The gov­ern­ment of­fered help par­tially. As I can vividly re­mem­ber, there was a fire out­break at the Farm Cen­tre mar­ket shortly after the Boko Haram at­tack. It was at that time that the state gov­ern­ment, dur­ing Gov­er­nor Ab­dul­lahi Gan­duje’s first term in of­fice, of­fered to as­sist the vic­tims by con­sti­tut­ing a fundrais­ing com­mit­tee, headed by busi­ness­man, Aliko Dan­gote. The com­mit­tee mem­bers in­cluded the Emir of Kano, Muham­madu Sanusi II and Al­haji Bashir Tofa. Over N500m was raised and shared to vic­tims. Ma­jor­ity of the vic­tims re­ceived about N50, 000 each. Some re­ceived as low as N13,000. What was how­ever im­por­tant is that all the vic­tims got some re­lief, but not enough to com­pen­sate for the loss suf­fered. I lost about N1m worth of goods in my shop. All the valu­ables in my shop were com­pletely burnt by the fire caused by the bomb blast but all I got as com­pen­sa­tion was N13,000. The state gov­ern­ment paid only 10 per cent of the worth of loss suf­fered by each trader in the mar­ket. There were about 10,000 traders there when Boko Haram at­tacked the mar­ket. Many of the vic­tims were sell­ing mo­bile phones, com­put­ers and phone ac­ces­sories. Of the 10,000 traders in the mar­ket, only those who suf­fered losses were com­pen­sated. Even­tu­ally, the state gov­ern­ment com­pen­sated about 250 traders who suf­fered vary­ing de­grees of loss.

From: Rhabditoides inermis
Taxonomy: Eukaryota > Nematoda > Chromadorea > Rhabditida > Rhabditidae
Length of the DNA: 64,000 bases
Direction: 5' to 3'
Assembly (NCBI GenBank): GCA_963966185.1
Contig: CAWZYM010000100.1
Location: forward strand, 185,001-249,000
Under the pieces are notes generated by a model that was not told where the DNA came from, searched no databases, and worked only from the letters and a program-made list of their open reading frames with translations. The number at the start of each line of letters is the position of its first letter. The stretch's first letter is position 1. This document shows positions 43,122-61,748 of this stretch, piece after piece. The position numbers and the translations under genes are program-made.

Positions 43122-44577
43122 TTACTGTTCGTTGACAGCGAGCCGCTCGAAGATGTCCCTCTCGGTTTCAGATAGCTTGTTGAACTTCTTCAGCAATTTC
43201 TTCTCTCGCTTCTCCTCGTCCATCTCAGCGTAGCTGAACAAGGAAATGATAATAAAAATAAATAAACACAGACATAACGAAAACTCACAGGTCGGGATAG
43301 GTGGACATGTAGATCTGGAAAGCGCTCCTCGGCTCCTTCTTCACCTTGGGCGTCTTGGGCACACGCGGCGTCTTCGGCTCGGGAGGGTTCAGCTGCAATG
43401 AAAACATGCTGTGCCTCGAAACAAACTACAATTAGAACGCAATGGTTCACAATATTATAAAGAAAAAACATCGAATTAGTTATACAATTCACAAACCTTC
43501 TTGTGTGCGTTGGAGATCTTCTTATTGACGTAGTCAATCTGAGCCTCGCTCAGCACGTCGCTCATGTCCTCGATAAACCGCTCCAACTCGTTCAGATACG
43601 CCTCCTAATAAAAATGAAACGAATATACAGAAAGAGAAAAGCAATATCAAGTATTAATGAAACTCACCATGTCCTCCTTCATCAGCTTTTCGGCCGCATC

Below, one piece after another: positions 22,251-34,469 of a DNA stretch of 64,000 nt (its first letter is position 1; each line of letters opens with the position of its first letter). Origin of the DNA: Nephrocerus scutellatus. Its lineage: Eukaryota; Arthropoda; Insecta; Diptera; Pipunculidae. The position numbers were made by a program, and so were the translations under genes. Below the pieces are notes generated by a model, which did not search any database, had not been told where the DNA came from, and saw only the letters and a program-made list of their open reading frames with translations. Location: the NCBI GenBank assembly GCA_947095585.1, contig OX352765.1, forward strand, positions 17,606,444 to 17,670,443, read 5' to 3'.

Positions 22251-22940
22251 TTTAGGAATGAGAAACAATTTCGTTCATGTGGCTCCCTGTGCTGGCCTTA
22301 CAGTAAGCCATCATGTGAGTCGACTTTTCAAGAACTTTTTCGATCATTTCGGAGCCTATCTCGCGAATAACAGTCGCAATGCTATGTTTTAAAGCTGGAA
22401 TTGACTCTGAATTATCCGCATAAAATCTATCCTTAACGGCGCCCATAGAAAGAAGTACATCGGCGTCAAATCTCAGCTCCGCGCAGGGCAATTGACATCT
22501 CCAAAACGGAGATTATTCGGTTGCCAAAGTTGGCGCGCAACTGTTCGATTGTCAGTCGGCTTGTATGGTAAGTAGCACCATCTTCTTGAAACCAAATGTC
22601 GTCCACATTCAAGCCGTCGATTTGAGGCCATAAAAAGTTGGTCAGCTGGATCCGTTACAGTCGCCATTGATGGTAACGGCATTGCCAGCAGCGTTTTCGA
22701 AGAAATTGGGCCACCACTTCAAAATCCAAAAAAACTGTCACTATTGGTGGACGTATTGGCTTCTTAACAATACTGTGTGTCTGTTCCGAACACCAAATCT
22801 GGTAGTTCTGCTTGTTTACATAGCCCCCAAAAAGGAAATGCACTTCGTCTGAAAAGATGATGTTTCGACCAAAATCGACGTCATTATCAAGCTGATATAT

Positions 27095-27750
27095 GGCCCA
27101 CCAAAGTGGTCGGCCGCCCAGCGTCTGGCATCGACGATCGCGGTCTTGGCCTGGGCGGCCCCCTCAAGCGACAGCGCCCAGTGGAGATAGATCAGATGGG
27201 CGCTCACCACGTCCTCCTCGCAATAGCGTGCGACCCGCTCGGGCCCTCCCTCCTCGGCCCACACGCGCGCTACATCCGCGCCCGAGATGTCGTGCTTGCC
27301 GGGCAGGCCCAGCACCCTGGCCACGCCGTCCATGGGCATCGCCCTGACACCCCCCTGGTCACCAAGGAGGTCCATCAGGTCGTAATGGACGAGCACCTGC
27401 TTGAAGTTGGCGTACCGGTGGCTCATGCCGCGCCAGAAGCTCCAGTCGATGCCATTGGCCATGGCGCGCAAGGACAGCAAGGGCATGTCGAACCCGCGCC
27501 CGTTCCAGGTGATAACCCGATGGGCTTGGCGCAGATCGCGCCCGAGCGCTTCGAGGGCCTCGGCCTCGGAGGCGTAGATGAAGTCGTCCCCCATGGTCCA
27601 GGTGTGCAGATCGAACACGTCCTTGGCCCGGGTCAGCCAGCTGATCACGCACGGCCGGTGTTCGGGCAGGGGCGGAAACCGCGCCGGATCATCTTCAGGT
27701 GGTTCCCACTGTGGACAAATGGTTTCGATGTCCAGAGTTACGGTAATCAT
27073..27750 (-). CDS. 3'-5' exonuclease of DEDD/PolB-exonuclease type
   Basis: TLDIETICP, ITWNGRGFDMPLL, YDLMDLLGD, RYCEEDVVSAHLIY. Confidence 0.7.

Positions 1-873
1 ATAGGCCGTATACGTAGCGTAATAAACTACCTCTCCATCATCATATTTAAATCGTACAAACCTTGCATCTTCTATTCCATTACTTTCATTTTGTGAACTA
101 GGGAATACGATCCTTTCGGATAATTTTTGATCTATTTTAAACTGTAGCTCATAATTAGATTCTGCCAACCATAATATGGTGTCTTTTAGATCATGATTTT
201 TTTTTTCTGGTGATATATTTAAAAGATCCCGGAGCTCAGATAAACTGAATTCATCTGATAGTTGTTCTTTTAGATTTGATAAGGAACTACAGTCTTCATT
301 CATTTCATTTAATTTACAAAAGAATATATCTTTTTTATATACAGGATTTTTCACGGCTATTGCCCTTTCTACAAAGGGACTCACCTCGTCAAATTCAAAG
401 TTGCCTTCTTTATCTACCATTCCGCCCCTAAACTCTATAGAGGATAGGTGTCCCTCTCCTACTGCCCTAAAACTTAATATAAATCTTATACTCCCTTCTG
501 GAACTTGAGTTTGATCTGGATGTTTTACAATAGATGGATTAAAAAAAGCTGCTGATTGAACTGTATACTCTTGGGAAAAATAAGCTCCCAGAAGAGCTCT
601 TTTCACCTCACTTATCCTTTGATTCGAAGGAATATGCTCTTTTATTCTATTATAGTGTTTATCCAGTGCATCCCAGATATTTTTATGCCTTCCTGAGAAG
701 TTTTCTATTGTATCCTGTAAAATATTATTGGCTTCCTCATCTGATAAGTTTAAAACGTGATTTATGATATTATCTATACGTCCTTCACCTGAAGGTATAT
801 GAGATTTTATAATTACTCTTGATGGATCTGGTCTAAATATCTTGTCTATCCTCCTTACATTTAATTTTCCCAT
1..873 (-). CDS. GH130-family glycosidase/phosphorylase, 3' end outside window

Some re­ports said 11 peo­ple lost their lives, while some re­ported more. What did you see?